After teaching some lessons to a rival krumping gang on the battleground, DJ (Short) witnesses the assault and murder of his brother (Chris Brown). Posthaste, he makes his way to Atlanta and enrolls in a work-study program at Truth University. It's here that DJ regains his love for dancing in the form of stepping, a more formatted and coordinated dance style compared to DJ's loose krumping. He quickly makes enemies with Grant (Darrin Dewitt Henson) by giving eyes to April (Meagan Good), Grant's girlfriend. However, this leads to him getting in good with the Thetas, the rival stepping gang to Grant's Gammas. As luck would have it, DJ impresses his frat brothers and becomes a star in the step team, winning further admiration from April and setting him up for a step-off with Grant's crew.
Continue reading: Stomp The Yard Review
The rise to fame of Billie Frank -- the struggling songstress played by ear-piercing pop diva Mariah Carey in the witless showbiz fairytale "Glitter" -- is so absurdly easy you'd think you're supposed to hate her for it.
After a quickie boo-hoo introduction in which young Billie is abandoned by her bar-singer ghetto mom for no adequately explored reason and put in an orphanage, director Vondie Curtis Hall ("Gridlock'd") fast-forwards to a nightclub scene in 1983 (symbolized by the occasional butt-ugly costume). There our girl, now all grown up curvy, gets offered a gig as a backup singer to a tone-deaf rising star, solely based on the way she wiggles her booty.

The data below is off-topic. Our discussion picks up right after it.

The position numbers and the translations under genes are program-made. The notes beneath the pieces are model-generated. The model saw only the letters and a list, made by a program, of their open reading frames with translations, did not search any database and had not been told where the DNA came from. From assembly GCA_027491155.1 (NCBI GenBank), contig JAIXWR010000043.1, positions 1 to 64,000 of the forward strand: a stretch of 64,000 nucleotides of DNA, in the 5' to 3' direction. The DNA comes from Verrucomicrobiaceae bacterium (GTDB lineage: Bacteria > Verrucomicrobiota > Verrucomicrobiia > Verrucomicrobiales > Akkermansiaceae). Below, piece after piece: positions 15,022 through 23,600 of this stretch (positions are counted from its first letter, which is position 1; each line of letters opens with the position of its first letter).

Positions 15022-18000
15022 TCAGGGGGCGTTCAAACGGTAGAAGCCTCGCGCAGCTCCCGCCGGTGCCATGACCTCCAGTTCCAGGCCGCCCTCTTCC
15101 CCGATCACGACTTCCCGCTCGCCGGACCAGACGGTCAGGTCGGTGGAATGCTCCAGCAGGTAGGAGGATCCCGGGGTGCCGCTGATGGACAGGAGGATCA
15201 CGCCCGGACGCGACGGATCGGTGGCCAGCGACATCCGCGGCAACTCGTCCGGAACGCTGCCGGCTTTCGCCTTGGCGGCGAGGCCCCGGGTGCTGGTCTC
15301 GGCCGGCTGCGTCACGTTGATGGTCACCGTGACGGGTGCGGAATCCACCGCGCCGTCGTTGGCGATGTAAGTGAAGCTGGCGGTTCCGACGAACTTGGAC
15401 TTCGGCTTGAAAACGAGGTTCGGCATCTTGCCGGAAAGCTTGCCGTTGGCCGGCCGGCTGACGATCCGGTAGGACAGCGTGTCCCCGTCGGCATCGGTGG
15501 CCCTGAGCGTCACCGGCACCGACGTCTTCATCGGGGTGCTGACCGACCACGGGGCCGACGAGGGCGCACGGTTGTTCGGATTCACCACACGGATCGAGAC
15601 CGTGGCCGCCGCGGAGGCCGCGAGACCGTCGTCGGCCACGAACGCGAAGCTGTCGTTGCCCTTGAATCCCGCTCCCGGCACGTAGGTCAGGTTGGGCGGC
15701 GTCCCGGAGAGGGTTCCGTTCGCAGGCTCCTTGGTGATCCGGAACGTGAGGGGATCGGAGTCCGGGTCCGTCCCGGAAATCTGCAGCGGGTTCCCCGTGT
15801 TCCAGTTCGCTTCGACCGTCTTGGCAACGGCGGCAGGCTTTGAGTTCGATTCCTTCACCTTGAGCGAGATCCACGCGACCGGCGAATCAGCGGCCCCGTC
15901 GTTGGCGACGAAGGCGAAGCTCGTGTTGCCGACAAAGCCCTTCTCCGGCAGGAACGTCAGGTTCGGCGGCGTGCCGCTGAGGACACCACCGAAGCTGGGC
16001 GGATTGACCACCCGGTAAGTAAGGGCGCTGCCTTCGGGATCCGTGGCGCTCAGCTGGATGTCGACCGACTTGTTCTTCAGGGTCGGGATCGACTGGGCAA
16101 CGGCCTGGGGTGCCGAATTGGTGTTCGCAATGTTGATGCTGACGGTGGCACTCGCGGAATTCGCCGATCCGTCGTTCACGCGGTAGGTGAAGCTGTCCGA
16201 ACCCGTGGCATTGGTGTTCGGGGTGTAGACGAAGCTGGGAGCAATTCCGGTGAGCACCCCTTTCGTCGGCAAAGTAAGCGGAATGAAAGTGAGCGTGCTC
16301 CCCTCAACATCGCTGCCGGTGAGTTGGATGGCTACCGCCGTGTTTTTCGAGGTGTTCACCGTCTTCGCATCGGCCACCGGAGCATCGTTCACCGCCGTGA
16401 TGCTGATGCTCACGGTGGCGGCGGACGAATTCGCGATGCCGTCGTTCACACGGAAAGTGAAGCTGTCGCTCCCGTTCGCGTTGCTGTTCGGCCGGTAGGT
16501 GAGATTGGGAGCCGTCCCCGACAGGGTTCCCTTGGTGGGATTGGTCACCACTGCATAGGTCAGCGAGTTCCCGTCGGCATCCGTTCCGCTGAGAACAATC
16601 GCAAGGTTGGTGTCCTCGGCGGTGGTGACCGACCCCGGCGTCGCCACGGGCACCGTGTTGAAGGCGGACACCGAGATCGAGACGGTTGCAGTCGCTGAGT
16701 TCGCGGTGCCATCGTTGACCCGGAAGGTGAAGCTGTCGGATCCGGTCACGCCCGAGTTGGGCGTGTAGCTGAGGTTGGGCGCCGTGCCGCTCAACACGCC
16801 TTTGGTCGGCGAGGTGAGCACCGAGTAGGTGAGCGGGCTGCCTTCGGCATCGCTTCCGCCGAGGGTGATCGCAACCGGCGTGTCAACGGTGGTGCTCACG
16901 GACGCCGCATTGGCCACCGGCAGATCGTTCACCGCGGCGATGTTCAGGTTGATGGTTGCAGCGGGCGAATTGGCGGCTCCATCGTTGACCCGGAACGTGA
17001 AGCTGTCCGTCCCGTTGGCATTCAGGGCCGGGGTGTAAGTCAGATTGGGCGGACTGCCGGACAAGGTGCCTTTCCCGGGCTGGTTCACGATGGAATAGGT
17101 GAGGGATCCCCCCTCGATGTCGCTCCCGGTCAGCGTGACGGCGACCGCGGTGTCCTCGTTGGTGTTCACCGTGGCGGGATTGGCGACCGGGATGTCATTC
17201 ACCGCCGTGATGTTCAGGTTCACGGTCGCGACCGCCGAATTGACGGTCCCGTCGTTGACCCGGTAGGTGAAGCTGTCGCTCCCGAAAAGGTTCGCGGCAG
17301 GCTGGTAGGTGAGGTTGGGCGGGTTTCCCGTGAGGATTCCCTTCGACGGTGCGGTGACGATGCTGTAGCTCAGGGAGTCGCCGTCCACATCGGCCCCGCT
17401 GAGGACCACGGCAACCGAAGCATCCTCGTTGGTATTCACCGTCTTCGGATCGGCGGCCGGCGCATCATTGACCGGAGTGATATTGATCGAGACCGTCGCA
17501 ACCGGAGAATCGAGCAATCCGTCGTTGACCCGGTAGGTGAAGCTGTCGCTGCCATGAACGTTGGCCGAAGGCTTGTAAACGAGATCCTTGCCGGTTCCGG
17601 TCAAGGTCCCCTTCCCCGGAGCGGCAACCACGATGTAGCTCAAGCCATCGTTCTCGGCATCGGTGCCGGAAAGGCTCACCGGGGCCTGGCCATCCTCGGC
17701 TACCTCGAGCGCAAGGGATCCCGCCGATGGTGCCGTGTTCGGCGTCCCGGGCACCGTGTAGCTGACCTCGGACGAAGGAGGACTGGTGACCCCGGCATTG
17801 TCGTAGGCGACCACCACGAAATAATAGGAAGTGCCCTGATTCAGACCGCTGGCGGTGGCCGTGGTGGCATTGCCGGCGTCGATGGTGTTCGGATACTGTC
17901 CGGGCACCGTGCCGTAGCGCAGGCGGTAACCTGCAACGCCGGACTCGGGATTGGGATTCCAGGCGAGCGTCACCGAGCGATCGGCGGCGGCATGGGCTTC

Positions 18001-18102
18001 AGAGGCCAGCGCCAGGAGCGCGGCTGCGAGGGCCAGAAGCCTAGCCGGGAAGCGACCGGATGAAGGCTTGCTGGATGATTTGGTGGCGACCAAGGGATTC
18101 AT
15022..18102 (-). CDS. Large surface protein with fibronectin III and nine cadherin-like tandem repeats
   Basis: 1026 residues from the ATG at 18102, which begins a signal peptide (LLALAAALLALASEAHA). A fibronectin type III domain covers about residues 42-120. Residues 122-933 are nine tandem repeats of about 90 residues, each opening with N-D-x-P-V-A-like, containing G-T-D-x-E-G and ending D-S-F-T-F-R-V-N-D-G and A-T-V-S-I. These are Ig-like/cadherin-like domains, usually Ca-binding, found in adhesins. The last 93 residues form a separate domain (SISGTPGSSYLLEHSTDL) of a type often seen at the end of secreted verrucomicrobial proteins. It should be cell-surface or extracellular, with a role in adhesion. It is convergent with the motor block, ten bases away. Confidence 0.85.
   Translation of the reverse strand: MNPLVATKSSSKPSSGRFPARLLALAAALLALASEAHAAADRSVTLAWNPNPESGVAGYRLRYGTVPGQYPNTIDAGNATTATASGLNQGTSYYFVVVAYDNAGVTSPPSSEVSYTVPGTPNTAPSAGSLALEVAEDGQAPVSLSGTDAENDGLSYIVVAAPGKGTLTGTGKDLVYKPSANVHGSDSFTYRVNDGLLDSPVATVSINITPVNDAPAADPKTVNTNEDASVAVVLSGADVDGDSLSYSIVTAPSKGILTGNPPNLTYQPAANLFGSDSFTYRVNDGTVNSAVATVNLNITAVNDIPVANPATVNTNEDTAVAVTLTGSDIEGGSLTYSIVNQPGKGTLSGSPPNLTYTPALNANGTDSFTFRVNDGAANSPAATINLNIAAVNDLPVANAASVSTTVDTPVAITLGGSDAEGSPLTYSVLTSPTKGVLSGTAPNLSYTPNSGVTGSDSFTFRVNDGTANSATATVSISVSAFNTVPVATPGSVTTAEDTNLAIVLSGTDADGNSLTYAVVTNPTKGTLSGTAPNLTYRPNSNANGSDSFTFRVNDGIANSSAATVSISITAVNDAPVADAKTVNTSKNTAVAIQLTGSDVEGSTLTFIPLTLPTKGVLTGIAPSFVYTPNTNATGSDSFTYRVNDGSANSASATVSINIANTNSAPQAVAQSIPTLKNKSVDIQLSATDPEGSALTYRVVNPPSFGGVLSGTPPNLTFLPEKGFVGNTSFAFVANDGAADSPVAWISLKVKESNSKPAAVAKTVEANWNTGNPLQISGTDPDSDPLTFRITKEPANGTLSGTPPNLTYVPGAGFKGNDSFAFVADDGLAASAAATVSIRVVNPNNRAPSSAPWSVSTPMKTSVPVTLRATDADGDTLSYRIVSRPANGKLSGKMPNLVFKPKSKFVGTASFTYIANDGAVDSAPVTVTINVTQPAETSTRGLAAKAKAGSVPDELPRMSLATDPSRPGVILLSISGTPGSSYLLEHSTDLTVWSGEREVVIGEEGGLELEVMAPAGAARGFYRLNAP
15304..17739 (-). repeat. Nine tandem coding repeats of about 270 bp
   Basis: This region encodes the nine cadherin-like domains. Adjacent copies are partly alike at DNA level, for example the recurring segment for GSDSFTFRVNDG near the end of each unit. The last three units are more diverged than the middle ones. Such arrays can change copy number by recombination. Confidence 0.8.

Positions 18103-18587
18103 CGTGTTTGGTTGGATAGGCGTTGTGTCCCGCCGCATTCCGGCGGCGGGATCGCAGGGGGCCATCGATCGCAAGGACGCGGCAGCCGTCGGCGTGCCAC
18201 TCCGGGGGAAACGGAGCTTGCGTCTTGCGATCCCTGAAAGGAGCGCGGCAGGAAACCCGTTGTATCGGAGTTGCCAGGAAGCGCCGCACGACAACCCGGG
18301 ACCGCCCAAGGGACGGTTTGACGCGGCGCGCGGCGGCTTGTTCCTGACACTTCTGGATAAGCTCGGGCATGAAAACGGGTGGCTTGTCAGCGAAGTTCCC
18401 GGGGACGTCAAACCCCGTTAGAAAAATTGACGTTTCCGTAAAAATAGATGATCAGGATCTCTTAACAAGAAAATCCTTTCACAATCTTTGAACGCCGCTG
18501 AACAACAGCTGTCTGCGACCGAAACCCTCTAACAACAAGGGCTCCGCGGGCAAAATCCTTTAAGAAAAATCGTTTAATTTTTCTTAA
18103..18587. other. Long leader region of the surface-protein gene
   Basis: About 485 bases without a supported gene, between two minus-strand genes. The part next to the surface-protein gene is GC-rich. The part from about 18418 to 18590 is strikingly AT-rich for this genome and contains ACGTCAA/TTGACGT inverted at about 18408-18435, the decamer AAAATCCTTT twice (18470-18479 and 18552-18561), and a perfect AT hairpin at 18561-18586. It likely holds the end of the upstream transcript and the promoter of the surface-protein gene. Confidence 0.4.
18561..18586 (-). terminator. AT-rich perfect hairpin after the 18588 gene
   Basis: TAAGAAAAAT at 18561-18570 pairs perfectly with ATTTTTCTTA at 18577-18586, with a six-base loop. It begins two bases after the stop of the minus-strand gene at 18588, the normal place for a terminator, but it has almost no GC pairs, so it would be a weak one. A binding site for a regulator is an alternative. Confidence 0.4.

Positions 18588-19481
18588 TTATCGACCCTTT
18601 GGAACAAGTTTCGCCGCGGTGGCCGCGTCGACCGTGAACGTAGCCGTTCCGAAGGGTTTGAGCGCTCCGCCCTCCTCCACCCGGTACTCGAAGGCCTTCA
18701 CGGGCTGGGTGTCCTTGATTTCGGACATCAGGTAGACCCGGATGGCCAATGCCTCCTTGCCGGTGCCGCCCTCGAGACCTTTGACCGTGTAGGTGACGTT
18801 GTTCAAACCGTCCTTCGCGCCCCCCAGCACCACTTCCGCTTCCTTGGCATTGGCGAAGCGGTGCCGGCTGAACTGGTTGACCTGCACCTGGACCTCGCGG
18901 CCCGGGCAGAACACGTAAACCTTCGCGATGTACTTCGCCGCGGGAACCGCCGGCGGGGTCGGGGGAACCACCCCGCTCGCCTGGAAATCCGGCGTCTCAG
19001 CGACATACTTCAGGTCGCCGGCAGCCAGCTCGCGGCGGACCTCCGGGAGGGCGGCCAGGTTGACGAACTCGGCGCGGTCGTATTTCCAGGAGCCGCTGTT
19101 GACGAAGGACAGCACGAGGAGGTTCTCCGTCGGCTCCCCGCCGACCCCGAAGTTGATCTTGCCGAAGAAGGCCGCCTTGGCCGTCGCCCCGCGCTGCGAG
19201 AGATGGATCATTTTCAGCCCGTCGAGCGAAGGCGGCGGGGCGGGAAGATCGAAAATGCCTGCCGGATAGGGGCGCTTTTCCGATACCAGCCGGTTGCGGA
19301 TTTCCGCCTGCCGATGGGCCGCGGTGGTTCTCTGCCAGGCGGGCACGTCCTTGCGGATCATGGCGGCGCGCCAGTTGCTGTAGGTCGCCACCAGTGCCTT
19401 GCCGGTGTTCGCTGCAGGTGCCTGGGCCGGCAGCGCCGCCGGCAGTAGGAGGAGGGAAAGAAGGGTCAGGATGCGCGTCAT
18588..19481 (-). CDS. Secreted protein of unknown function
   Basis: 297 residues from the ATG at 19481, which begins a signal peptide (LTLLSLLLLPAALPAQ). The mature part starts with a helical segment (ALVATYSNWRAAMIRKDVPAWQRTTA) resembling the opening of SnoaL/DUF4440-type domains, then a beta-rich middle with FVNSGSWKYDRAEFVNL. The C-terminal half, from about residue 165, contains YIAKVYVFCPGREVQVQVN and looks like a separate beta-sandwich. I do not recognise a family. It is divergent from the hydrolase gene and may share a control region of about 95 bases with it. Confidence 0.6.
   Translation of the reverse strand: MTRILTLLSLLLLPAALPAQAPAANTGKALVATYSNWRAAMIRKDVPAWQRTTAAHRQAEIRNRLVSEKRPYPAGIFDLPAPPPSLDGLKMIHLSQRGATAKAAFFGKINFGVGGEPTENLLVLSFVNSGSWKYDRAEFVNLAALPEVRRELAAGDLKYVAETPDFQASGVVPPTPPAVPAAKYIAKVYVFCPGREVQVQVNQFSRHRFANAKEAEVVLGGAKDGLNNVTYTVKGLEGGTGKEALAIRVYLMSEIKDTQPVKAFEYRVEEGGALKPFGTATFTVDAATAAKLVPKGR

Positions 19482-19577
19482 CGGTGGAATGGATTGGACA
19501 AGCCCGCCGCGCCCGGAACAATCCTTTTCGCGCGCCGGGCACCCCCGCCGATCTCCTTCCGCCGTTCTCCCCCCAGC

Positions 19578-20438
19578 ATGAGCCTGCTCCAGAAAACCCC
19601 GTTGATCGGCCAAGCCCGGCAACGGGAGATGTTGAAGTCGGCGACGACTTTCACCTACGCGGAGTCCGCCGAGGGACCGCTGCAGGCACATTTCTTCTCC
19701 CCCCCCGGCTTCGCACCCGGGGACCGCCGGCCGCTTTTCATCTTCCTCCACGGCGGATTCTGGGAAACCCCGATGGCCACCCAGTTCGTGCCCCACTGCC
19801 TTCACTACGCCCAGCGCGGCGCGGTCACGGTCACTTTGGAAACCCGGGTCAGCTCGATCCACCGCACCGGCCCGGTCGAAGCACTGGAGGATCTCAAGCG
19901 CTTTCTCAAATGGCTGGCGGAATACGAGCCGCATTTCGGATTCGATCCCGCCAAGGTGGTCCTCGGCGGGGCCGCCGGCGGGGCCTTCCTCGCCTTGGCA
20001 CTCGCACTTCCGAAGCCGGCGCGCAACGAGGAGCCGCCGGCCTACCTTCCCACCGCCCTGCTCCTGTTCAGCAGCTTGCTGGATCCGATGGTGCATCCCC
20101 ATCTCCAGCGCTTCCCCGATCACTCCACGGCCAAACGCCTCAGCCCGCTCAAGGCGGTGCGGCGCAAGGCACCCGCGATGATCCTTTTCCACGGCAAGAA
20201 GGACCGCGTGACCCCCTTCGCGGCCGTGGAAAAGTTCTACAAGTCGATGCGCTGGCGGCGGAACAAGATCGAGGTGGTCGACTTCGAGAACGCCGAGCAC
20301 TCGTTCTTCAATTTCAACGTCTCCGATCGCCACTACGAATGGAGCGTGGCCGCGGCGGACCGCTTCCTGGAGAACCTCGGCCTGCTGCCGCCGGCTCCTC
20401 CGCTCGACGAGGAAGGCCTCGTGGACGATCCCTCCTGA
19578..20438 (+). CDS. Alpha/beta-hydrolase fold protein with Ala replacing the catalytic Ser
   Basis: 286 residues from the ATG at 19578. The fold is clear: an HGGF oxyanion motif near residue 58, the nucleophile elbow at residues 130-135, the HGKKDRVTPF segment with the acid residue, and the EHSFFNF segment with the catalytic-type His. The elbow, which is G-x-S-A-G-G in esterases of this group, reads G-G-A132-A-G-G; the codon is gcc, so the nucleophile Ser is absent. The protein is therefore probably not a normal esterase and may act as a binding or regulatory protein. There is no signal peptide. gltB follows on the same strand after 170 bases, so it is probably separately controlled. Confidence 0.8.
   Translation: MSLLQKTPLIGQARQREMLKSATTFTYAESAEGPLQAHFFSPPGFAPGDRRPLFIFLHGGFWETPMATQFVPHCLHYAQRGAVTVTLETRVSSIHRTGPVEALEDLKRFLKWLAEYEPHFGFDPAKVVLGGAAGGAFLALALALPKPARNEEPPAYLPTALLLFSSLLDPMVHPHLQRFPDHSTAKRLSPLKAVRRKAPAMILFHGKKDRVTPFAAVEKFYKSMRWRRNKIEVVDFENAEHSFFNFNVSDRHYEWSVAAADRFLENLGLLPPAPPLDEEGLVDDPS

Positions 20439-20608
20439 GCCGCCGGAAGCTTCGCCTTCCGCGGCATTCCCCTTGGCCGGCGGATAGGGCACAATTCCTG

During the ensuing recording session, the pimp-daddy producer (Terrence Howard, "Angel Eyes") turns up Billie's microphone and substitutes her voice for his star's. In the next scene an influential DJ called "Dice" (some scruffy-handsome English actor named Max Beesley spouting the most laughable white-boy street lingo ever spoken with a straight face) hears the tape, hears Billie sing, realizes who the real talent is and offers to make her famous.
Continue reading: Glitter Review
The film will be the first in the Marvel Cinematic Universe led by a person of colour.
The actor plays the titular hero in the forthcoming adaptation.
Rock legend Eric Clapton has admitted the era of the guitar may be ''over''.
Following his success with 'The Force Awakens', the director will close out the trilogy.